Magnus Gjoen’s intricate, thought-provoking reinventions of classic masterpieces and relics will be making their way to Jealous East for a solo exhibition. A new print created in the Jealous studio will be showcased alongside other works by the ar7st under the exhibition title Le Paradis Perdu.

Le Paradis Perdu, also known as Paradise Lost; is an infamous poem written by the 17th century English poet John Milton. It is considered by critics to be Milton's best work, and helped solidify his reputation as one of the greatest English poets of his time.

The French translation published in 1863; a 12 chapter book with 21 engravings bought at auction by Magnus Gjoen, is the basis of this new collection of works. The human heart symbolic of love and life is juxtaposed on top of the original engravings to give them new life and meaning. The book tells the story of Adam and Eve and man’s first disobedience, which saw them expelled from paradise, along with the story of the angel Satan. The heart symbolises the first love between humans, but also mortality aer the loss of Eden.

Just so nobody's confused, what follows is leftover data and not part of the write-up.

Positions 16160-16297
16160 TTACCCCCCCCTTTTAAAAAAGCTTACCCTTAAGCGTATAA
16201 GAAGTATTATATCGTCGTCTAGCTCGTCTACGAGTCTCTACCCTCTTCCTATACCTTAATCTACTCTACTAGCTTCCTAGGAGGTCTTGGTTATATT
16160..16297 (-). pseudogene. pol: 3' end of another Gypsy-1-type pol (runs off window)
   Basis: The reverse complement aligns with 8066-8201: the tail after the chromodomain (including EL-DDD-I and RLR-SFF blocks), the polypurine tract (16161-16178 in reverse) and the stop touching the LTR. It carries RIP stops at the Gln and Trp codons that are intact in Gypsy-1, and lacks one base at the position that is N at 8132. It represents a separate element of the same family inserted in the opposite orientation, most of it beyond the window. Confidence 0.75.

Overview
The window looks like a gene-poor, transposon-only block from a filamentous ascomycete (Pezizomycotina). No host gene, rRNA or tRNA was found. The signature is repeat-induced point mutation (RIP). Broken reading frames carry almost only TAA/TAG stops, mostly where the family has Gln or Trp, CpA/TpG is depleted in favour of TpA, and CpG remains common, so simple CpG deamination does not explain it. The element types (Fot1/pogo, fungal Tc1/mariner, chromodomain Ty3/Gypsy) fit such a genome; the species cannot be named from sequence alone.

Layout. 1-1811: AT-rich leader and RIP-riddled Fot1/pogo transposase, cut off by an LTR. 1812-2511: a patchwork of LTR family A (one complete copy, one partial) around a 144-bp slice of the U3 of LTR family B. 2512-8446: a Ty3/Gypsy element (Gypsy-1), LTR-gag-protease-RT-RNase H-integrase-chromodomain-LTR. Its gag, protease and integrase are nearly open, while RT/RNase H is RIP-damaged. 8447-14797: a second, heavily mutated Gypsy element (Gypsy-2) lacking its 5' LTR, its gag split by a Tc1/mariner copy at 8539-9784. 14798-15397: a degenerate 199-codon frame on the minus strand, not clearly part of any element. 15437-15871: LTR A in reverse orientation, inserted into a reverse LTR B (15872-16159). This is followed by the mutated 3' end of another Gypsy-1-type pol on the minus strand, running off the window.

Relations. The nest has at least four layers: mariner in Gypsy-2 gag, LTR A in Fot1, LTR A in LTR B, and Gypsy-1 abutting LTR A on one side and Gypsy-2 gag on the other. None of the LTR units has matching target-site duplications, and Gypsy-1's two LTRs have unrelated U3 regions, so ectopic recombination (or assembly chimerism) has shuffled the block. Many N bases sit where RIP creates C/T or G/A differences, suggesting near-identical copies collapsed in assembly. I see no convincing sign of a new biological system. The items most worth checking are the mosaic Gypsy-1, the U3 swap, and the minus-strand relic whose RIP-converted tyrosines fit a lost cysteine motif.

Magnus Gjoen was born in London to Norwegian parents, he grew up in Switzerland, Denmark, Italy as well as in the UK. As a contemporary artist Gjoen has exhibited worldwide and questions the noSons of beauty by juxtaposing a range of styles and media, incorporating a street and pop aesthetic with a fine art approach. His pieces draw on history and allusion, using existing artworks or fragments from the past to create his own, contemporary aesthetic.

Describing himself as an ‘accidental’ arSst, Gjoen studied fine art and fashion design which led to a successful career in fashion, working for brands such as Vivienne Westwood.

A move back into the art world came from decorating the walls of his London flat and realising he could do so with his own artworks. Thought-provoking and oen-emotional, Gjoen’s art offers a modern spin on old masterpieces or manipulates powerful and strong objects into something fragile yet beautiful. By blending two genres from completely different worlds, his art is about rediscovery, taking things from the past and renewing them for the contemporary market.

Breathing fresh air into dusty old paintings found in the far corners of a museum or lending a sense of beauty and grace to typically powerful, even dangerous objects, Magnus Gjoen’s work invites a second look. It’s this ability to engage with the viewer and get them questioning, challenging and thinking that makes him a promising and successful young artist in the contemporary art world.